ELISA: Principle, Types, Procedure and Application

ELISA is an acronym for Enzyme-Linked Immunosorbent Assay. ELISA is a plate-based assay designed to detect and quantify proteins, antibodies, peptides, and hormones. It is typically formed on a 96 well polystyrene plate.

ELISA is based on antibody/antigen binding. It relies on the specificity and affinity of antibodies to antigens. The binding site of an antibody is called a paratope while that of an antigen is called an epitope. The binding of an antibody paratope to a particular antigenic epitope forms the basis of the immunological specificity.

Principle of ELISA

ELISA is based on antibody/antigen binding. Antibodies specifically bind to antigen with particular epitopes. Enzyme labeled antigens or antibodies are used and the activity of the enzyme is measured calorimetrically. Enzyme activity measured or detected using a chromogenic substrate that changes color when modified by the enzyme.

The commonly used enzymes are horseradish peroxidase with its substrate tetramethylbenzidine (TMB) and alkaline phosphatase with its corresponding substrate p-nitrophenyl phosphate (a disodium salt).

One can determine an antibody by starting with a known antigen or detect an antigen by starting with a known antibody. Antibodies are labeled with an antibody without compromising their

Types of ELISA

1 Direct ELISA

A target protein or antigen (or target antibody) is immobilized on the surface of a microtiter plate and incubated with an enzyme-labeled antibody (or enzyme-labeled antigen/protein). A substrate specific to the enzyme used is added. The color development is measured and it is directly proportional to the amount of antibody or antigen present.

2. Indirect ELISA

It requires the use of two antibodies produced from different animal species that do not cross-react with each other.

A target protein/antigen is immobilized on the microtiter well and incubated with an antibody to target the antigen (primary antibody), followed by a labeled anti species against the primary antibody (secondary antibody), a substrate-specific to the enzyme is added and color development is measured.

3. Sandwich ELISA

An antibody is immobilized on the plate, a sample is added and incubated, a labeled antibody against the antigen added, the substrate is added, color development is measured spectrophotometrically using an Absorbance reader.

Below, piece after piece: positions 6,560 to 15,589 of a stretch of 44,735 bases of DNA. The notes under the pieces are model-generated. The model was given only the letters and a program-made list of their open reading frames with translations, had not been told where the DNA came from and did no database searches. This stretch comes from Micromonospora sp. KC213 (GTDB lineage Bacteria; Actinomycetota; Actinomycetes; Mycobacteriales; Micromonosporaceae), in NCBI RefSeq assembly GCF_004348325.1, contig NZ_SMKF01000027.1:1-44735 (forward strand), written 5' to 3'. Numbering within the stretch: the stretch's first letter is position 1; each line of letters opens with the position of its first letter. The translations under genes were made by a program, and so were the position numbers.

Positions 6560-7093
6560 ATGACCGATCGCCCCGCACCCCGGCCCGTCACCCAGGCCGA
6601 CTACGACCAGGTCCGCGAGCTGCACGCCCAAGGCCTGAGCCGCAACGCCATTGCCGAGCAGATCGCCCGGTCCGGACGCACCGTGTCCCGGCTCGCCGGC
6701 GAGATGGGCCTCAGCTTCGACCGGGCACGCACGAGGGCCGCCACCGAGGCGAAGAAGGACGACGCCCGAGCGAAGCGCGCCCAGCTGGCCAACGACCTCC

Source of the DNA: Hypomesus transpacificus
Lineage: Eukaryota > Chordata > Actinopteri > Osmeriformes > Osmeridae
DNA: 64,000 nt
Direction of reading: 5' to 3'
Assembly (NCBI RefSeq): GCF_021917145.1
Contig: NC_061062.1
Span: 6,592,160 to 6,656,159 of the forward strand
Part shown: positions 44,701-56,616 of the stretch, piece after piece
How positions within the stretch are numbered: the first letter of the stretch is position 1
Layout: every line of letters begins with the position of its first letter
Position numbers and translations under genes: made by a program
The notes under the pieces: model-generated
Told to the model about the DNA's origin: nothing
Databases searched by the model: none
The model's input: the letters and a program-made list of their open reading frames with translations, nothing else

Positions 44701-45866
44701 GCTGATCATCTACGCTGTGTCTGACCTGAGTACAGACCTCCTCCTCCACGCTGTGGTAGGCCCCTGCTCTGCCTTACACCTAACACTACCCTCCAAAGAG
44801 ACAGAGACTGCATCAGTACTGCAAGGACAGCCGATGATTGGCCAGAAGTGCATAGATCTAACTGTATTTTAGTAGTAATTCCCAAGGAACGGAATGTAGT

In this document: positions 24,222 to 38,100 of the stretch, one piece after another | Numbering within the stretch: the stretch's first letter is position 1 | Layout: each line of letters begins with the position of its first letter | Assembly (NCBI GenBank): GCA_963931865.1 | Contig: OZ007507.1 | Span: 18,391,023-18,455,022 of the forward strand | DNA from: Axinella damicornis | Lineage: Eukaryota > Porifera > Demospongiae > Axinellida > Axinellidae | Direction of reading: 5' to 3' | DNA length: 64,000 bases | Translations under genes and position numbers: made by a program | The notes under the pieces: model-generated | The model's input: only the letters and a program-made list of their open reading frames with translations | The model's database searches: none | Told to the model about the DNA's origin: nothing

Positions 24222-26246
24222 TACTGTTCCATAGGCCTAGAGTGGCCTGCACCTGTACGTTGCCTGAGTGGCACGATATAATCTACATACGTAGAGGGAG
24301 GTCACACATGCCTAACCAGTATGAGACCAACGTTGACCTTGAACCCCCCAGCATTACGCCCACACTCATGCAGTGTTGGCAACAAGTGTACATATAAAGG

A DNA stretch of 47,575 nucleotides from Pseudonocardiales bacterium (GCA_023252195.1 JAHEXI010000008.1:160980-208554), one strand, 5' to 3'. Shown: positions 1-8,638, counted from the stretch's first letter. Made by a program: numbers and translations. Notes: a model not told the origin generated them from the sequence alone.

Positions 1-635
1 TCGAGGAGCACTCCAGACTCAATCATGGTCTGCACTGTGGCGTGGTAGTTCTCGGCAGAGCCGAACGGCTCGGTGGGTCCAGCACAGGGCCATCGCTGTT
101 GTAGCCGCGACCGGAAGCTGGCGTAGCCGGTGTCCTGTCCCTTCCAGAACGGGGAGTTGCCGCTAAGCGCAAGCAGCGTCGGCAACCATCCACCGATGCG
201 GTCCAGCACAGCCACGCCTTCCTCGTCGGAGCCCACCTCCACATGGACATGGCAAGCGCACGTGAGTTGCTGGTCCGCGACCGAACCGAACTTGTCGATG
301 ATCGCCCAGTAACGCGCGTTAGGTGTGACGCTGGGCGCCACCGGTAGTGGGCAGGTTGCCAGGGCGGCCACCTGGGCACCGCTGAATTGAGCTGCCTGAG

4. Competitive ELISA

Antibodies specific for a target protein is immobilized on the surface of a microtiter well and incubated with samples containing the target protein and a known amount of enzyme-labeled target protein. After incubation, the activity of the enzyme is measured. When the antigen level in the sample is lower and the color is lighter.

Competitive ELISA is used when the target antigen is a small molecule, two antibodies cannot simultaneously bind the antigen in a sandwich ELISA hence competitive ELISA is used.  Histamine, pesticides, and dioxin have low molecular weight hence detected bt competitive ELISA.

Illustration of Different types of ELISA; Direct, indirect competitive and the sandwich- mawanga.com
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Illustration of the different types of ELISA.
Photo Attributes: Wikimedia Commons


  • Immobilization of antibody or antigen on the microtiter wells on the plates, This is done at 4 degrees for 15-18 hours. The microtiter plates should be sealed to prevent operation.
  • Wash to remove unbound antibody or antigen using a washing solution.
  • Blocking and incubation at 37 degrees for 1 hour to prevent non-specific binding sites. Bovine serum albumin is the preferred blocking agent.
  • Wash to remove blocking agent
  • Add sample and incubate at 37 degrees for 1 hour
  • Wash to remove non-reactants
  • Add labeled antibodies and secondary antibodies and incubate
  • And substrate and incubate
  • Add stop solution to stop the reaction. concentrated acids are used as stop solutions as they alter ph.
  • Measure the absorbance at 540nm using an ELISA reader.

Advantages of Using ELISA in Sample Analysis

  • It has high sensitivity and specificity with the sandwich and indirect Elisa being more sensitive compared to direct Elisa due to the use of two antibodies for different antigenic epitopes.
  • Easy to perform
  • It is versatile as it can detect both antigen and antibody
  • It is used to detect and quantify the antigen
  • No radiation hazards occur during the labeling or disposal of waste.

Application of ELISA

  • Screening donated blood for evidence of viral contamination with HIV-1, HIV 2, Hepatitis A and B.
  • Measuring hormone levels.
  • Detection of food allergens in the food industry.
  • Detection of tumor markers.

Check your understanding with our clinical chemistry test question!